The first days were spent getting used to the country. The first stretch isn’t that interesting to be honest and after a couple of days we decided to hop on a bus to get to the west coast quicker. We got off at Skibbereen and made our way to Schull. We heard of a Film Festival going on there and spend two afternoons watching short films. A pleasant break from the cycling routine.

I had to get some recordings done for the songs we did with Emilio and Gustavo back in Rosario. A quick internet research put me in contact with Paul, who ran the closest recording studio. Close to Glengarriff, we sat up camp in his beautiful garden and soon after got to work.

It took a while longer and it was already evening until everything was done. Andrea made a quick dinner and then we were off towards the village for our first pub visit in Ireland.

We walked along the main road and entered the only pub with music coming out if it. We ordered some Beamish and Murphy’s and took the only two remaining seats on the bar. In the pause after the song had finished, the man next to me suddenly started singing. At first being rather surprised, we quickly got into the atmosphere and were witness to some other rather bizarre musical interludes.

At the end of the evening we sat down with the two musicians, Marie and John, and talked about music and our travels. Later they invited us to come by their house later that week and visit the highest pub in the country.

First though we cycled out the sheep’s head and parts of the Beara peninsula. In case you’re wondering why the sun is shining in most pictures, we are extremely lucky with the weather.

There are a lot of views which you could just frame and hang on a wall.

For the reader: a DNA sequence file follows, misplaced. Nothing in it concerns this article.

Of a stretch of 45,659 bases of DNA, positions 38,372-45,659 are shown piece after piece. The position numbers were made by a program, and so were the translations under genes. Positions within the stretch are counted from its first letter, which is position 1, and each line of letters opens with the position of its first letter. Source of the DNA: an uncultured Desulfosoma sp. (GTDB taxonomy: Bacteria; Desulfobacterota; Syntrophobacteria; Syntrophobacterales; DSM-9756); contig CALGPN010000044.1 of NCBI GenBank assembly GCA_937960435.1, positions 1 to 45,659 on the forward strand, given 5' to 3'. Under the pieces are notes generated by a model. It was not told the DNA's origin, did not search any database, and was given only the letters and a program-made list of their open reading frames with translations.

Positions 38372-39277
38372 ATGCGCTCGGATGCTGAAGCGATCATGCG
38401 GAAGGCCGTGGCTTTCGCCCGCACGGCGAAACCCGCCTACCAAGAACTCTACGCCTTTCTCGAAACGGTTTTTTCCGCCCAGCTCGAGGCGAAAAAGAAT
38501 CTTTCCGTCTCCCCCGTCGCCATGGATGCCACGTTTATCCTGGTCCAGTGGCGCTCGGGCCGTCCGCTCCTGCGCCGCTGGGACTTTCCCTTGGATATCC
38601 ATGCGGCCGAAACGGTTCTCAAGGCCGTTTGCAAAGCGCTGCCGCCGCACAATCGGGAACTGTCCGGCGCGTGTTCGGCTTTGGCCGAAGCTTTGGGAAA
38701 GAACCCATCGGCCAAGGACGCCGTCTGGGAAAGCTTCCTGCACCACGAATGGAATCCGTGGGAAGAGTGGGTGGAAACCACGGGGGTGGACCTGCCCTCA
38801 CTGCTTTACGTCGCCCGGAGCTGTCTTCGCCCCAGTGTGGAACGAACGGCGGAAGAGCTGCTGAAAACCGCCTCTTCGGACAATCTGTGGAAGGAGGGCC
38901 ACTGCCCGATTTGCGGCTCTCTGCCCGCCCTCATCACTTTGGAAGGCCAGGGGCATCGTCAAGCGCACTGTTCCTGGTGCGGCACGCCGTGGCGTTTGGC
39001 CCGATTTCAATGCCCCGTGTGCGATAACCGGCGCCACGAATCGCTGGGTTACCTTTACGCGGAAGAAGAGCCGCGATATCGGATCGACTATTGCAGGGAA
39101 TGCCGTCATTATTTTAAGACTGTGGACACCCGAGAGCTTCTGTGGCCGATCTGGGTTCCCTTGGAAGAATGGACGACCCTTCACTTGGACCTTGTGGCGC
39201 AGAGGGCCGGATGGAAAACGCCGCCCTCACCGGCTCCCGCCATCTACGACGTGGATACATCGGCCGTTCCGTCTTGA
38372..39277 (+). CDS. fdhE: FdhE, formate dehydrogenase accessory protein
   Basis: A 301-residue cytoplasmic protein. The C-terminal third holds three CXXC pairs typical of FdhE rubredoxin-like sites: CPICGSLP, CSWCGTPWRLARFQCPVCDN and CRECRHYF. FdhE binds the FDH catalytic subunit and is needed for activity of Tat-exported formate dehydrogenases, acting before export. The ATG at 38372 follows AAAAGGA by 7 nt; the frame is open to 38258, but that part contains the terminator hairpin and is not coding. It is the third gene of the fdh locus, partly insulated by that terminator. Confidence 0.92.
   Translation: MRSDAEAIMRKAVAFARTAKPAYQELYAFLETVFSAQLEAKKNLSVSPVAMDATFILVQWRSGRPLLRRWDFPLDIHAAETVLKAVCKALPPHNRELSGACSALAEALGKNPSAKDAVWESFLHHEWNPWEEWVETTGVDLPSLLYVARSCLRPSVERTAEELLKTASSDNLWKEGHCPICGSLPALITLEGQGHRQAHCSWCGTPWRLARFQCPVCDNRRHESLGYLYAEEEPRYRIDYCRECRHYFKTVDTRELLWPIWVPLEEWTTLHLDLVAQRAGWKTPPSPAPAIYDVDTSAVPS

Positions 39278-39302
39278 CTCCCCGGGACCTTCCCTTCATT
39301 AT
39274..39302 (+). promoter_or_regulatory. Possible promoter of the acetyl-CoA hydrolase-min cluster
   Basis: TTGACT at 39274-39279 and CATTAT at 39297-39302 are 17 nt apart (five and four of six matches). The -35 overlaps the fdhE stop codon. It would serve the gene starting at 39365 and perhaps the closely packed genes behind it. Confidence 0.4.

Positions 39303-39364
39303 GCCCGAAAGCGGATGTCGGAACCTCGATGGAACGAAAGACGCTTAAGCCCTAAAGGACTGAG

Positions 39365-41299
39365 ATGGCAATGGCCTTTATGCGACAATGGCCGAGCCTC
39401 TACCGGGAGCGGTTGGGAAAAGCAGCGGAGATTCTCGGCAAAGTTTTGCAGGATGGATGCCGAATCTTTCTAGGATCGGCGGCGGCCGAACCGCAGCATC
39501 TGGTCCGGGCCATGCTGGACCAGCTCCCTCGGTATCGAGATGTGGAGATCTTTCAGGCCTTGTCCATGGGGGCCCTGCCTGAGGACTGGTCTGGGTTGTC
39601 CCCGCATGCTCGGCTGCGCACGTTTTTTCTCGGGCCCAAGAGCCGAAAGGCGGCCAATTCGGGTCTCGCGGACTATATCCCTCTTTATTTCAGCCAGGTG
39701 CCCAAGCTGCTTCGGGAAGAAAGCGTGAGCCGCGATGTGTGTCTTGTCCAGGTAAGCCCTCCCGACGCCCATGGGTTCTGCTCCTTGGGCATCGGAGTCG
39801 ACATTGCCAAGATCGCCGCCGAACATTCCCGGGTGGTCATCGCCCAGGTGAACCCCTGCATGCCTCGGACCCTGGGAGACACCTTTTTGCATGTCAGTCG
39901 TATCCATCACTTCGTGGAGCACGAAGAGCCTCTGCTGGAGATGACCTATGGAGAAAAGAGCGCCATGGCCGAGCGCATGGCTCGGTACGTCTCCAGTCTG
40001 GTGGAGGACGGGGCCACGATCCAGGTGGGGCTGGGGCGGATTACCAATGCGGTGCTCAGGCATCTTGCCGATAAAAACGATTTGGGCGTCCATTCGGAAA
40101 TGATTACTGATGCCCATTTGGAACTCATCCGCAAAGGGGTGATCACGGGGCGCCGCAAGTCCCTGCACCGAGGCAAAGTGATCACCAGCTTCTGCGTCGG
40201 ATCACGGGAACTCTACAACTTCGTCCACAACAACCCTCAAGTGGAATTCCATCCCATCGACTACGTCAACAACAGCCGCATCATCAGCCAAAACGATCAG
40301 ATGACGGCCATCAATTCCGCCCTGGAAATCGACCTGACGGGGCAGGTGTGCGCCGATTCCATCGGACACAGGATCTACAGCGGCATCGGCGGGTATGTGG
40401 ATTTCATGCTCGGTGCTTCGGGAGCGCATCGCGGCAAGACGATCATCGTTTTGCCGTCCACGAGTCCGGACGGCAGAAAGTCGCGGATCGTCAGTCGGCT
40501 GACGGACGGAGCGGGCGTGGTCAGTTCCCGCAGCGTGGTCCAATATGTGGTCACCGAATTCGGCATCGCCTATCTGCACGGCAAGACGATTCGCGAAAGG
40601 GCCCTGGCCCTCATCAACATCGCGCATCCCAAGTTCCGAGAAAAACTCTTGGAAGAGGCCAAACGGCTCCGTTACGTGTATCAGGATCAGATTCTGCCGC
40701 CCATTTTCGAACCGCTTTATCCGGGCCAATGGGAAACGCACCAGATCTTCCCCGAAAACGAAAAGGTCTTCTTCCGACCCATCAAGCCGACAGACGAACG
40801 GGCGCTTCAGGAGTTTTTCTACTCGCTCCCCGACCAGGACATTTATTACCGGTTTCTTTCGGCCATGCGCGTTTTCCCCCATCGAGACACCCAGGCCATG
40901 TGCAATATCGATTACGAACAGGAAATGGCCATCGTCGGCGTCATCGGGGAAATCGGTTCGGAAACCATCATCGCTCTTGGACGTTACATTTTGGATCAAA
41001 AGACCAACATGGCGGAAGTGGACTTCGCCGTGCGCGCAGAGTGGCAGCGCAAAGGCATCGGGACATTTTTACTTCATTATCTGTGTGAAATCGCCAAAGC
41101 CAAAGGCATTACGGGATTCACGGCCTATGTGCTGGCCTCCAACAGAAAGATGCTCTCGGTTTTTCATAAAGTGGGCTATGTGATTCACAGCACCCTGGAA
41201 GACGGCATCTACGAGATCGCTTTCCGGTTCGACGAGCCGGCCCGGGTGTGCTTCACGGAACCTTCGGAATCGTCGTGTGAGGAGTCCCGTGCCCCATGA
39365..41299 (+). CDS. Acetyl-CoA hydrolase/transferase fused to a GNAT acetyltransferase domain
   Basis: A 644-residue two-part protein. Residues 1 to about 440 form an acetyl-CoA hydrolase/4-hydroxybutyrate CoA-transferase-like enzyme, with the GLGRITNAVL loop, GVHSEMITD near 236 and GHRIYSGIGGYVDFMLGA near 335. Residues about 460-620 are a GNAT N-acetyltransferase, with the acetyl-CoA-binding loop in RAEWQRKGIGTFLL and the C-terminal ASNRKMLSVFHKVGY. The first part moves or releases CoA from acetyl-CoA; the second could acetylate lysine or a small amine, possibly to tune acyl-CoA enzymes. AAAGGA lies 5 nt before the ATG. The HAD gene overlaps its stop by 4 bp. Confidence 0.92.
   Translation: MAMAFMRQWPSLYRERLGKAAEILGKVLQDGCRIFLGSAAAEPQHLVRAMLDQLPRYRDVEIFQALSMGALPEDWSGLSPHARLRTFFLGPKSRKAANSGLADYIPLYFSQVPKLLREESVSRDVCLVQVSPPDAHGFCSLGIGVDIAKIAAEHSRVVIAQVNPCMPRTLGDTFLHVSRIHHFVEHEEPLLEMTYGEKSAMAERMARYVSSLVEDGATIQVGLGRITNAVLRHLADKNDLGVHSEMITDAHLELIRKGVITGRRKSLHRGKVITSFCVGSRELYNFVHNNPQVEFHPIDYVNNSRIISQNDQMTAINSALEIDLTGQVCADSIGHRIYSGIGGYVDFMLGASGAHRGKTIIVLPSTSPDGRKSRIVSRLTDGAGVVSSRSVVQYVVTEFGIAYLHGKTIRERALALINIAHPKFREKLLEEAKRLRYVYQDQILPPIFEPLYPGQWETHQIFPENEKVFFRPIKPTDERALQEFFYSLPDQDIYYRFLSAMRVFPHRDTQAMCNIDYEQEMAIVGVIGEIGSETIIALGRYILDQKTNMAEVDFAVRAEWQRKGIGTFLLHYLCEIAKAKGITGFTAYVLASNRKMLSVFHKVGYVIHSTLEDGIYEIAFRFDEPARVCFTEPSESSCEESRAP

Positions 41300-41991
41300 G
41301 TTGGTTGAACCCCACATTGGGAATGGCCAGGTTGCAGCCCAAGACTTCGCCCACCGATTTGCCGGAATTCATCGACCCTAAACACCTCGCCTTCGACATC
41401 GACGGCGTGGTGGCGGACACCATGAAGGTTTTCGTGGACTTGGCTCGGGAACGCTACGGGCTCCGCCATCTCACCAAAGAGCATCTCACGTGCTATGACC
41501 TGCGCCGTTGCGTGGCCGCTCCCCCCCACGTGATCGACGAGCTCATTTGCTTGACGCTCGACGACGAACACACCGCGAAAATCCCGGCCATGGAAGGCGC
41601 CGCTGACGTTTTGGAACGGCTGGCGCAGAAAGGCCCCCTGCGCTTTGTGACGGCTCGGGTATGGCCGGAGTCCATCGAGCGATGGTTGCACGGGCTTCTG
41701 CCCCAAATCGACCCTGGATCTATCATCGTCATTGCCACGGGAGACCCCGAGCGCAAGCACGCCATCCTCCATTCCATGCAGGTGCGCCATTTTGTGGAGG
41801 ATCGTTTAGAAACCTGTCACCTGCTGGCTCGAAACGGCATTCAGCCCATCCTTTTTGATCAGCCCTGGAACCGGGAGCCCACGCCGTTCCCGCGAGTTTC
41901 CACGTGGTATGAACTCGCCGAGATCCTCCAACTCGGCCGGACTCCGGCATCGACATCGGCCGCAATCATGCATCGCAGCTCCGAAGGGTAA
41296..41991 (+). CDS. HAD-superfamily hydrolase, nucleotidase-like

The rhododendrons were introduced in the second half of the eighteenth century when plants were brought to britain from all over the world. On Ireland they thrive so splendidly that they now face a serious threat to the native vegetation but look pretty beautiful while doing so.

Cycling through Eyeries was a pleasure. It was a day of a wedding celebration at the local pub and the whole village was dressed in their finest. All the man in beautiful blue suits and as there was noone to be seen that didn’t belong to the party, it felt like cycling through a film set. In the afternoon we stopped at the Ardgroom Stone circle. Later the scene was taken over by a herd of cows with their calfs. Usually we get interested look or blank stares when we cycle past but this time we felt it was time to take our leave as the looks were clearly stating that we were on their turf.

We made our way to the house of Marie and John the next day and could stay in the cottage next to their house. We had a typical Irish dish for dinner and went to bed early after five days continuously in the saddle. On the first Sunday of each month there is a music session in the Highest pub of Ireland, the “top of coom”. Half of the people gathered chipped in a song, a poem or a story and with the more famous songs the whole pub was singing along like “The wild rover”, “The leaving of Liverpool” or “Waltzing Matilda”.

Our hosts Marie and John playing a song together. The instrument Marie is playing here is called a hurdy-gurdy.

After the session we talked with some of the other contributors of the evening and shared a couple of Guinness.